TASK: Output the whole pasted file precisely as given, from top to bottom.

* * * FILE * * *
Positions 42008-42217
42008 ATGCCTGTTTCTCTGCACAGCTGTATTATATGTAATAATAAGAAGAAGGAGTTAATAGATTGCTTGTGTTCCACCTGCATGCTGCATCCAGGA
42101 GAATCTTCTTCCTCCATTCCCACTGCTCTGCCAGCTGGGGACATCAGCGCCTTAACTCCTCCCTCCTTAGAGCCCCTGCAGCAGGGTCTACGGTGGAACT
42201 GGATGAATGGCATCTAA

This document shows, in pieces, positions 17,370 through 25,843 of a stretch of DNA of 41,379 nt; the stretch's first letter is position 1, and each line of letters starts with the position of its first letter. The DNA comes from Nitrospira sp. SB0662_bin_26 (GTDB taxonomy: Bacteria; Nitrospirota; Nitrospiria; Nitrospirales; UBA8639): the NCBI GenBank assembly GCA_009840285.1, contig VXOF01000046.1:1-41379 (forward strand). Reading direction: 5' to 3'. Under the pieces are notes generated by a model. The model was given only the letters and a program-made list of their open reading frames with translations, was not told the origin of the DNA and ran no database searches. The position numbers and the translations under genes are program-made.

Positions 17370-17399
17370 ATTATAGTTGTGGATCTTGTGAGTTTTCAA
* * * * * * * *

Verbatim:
Positions 42008-42217
42008 ATGCCTGTTTCTCTGCACAGCTGTATTATATGTAATAATAAGAAGAAGGAGTTAATAGATTGCTTGTGTTCCACCTGCATGCTGCATCCAGGA
42101 GAATCTTCTTCCTCCATTCCCACTGCTCTGCCAGCTGGGGACATCAGCGCCTTAACTCCTCCCTCCTTAGAGCCCCTGCAGCAGGGTCTACGGTGGAACT
42201 GGATGAATGGCATCTAA

This document shows, in pieces, positions 17,370 through 25,843 of a stretch of DNA of 41,379 nt; the stretch's first letter is position 1, and each line of letters starts with the position of its first letter. The DNA comes from Nitrospira sp. SB0662_bin_26 (GTDB taxonomy: Bacteria; Nitrospirota; Nitrospiria; Nitrospirales; UBA8639): the NCBI GenBank assembly GCA_009840285.1, contig VXOF01000046.1:1-41379 (forward strand). Reading direction: 5' to 3'. Under the pieces are notes generated by a model. The model was given only the letters and a program-made list of their open reading frames with translations, was not told the origin of the DNA and ran no database searches. The position numbers and the translations under genes are program-made.

Positions 17370-17399
17370 ATTATAGTTGTGGATCTTGTGAGTTTTCAA